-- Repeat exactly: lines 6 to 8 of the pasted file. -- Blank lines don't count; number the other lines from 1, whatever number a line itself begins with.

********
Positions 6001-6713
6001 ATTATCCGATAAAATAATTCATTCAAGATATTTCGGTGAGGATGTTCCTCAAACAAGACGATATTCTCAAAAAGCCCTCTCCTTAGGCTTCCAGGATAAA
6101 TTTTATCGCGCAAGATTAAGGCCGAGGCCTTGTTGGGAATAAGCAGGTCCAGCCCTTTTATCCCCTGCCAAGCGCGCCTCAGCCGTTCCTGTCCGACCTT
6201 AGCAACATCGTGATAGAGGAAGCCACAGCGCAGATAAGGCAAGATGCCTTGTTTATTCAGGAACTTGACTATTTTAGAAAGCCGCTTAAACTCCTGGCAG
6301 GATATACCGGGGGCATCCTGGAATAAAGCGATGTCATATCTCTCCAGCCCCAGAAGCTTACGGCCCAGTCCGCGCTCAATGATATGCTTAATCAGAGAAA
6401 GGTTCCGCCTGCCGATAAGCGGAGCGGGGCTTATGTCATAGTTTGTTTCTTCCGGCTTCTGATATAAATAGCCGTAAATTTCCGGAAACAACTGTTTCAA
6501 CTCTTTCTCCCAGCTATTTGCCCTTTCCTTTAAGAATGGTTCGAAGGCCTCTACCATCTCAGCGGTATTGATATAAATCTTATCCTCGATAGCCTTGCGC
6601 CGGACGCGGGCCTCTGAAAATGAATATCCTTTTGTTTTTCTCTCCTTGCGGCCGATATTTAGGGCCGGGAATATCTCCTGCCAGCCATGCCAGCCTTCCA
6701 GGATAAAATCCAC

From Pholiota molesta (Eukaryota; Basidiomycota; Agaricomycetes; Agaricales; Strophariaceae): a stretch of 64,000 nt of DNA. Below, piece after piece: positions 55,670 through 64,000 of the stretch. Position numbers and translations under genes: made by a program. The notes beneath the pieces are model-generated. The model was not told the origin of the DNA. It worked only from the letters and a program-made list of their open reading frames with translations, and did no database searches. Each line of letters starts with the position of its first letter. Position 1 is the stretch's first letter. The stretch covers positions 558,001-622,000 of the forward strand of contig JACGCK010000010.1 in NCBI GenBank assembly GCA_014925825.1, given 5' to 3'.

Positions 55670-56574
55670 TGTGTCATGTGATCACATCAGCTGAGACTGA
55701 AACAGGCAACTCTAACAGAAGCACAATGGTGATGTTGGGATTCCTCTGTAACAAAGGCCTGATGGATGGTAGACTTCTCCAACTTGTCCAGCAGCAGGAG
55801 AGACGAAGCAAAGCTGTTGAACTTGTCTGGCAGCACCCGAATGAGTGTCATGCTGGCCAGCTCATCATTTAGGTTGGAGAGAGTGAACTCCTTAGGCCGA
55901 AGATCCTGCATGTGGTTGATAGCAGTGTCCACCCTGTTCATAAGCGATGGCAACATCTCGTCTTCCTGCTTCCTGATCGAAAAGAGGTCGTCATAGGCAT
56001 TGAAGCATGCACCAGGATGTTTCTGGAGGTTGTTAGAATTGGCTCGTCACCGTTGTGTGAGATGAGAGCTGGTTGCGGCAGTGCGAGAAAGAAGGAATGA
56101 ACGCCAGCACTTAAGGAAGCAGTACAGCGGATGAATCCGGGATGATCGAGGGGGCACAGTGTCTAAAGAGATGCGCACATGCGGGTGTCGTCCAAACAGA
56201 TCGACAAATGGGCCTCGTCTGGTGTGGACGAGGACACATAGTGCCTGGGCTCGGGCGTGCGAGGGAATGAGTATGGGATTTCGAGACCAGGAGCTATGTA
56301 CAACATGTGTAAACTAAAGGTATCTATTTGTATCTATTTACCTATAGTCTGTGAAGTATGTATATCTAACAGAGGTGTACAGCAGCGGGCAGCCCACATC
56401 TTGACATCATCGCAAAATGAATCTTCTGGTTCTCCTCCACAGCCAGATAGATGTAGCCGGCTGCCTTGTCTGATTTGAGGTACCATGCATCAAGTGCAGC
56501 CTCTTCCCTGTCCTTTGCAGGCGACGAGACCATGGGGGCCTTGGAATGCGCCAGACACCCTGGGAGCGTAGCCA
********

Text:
6401 GGTTCCGCCTGCCGATAAGCGGAGCGGGGCTTATGTCATAGTTTGTTTCTTCCGGCTTCTGATATAAATAGCCGTAAATTTCCGGAAACAACTGTTTCAA
6501 CTCTTTCTCCCAGCTATTTGCCCTTTCCTTTAAGAATGGTTCGAAGGCCTCTACCATCTCAGCGGTATTGATATAAATCTTATCCTCGATAGCCTTGCGC
6601 CGGACGCGGGCCTCTGAAAATGAATATCCTTTTGTTTTTCTCTCCTTGCGGCCGATATTTAGGGCCGGGAATATCTCCTGCCAGCCATGCCAGCCTTCCA